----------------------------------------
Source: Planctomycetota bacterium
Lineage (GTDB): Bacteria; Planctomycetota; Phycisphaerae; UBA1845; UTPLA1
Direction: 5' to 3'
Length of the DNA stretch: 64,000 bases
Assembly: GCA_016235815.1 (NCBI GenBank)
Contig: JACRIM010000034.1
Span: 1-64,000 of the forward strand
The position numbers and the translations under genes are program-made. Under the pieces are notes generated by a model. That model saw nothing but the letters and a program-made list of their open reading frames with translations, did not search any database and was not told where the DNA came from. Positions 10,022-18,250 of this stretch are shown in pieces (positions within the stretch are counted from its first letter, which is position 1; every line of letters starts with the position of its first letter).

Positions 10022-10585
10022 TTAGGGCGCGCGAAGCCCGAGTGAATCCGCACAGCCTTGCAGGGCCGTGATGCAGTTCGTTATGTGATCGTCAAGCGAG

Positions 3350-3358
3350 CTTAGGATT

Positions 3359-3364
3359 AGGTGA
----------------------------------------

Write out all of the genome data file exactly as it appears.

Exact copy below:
Source: Planctomycetota bacterium
Lineage (GTDB): Bacteria; Planctomycetota; Phycisphaerae; UBA1845; UTPLA1
Direction: 5' to 3'
Length of the DNA stretch: 64,000 bases
Assembly: GCA_016235815.1 (NCBI GenBank)
Contig: JACRIM010000034.1
Span: 1-64,000 of the forward strand
The position numbers and the translations under genes are program-made. Under the pieces are notes generated by a model. That model saw nothing but the letters and a program-made list of their open reading frames with translations, did not search any database and was not told where the DNA came from. Positions 10,022-18,250 of this stretch are shown in pieces (positions within the stretch are counted from its first letter, which is position 1; every line of letters starts with the position of its first letter).

Positions 10022-10585
10022 TTAGGGCGCGCGAAGCCCGAGTGAATCCGCACAGCCTTGCAGGGCCGTGATGCAGTTCGTTATGTGATCGTCAAGCGAG

Positions 3350-3358
3350 CTTAGGATT

Positions 3359-3364
3359 AGGTGA